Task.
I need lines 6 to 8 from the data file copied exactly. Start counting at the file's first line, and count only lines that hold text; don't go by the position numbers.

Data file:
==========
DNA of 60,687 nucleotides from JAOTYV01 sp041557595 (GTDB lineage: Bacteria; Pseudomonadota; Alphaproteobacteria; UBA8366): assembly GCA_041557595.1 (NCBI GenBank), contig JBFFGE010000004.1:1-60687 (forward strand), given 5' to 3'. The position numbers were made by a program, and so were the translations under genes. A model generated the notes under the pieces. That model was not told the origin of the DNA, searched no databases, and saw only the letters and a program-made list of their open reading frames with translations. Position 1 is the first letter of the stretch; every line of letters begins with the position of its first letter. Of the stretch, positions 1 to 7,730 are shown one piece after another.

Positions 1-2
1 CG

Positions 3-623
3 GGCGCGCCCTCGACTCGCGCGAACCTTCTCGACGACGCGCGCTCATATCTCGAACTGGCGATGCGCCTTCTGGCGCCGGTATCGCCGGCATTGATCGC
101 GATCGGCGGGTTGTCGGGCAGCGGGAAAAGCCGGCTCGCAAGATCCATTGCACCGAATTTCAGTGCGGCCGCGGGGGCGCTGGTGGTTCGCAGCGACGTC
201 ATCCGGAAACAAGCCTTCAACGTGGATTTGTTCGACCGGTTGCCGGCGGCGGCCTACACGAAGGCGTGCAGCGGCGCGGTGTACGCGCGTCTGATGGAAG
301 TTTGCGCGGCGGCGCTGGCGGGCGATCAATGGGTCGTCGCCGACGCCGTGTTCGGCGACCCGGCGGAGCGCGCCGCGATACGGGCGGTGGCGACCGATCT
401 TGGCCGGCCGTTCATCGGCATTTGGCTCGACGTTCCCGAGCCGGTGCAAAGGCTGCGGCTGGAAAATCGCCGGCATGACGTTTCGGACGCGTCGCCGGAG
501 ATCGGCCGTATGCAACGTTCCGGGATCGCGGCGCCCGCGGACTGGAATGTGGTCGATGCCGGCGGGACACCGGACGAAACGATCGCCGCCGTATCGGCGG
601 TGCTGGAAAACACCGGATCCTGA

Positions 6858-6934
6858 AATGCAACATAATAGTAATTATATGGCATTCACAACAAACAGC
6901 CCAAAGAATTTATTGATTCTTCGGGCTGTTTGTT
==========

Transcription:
101 GATCGGCGGGTTGTCGGGCAGCGGGAAAAGCCGGCTCGCAAGATCCATTGCACCGAATTTCAGTGCGGCCGCGGGGGCGCTGGTGGTTCGCAGCGACGTC
201 ATCCGGAAACAAGCCTTCAACGTGGATTTGTTCGACCGGTTGCCGGCGGCGGCCTACACGAAGGCGTGCAGCGGCGCGGTGTACGCGCGTCTGATGGAAG
301 TTTGCGCGGCGGCGCTGGCGGGCGATCAATGGGTCGTCGCCGACGCCGTGTTCGGCGACCCGGCGGAGCGCGCCGCGATACGGGCGGTGGCGACCGATCT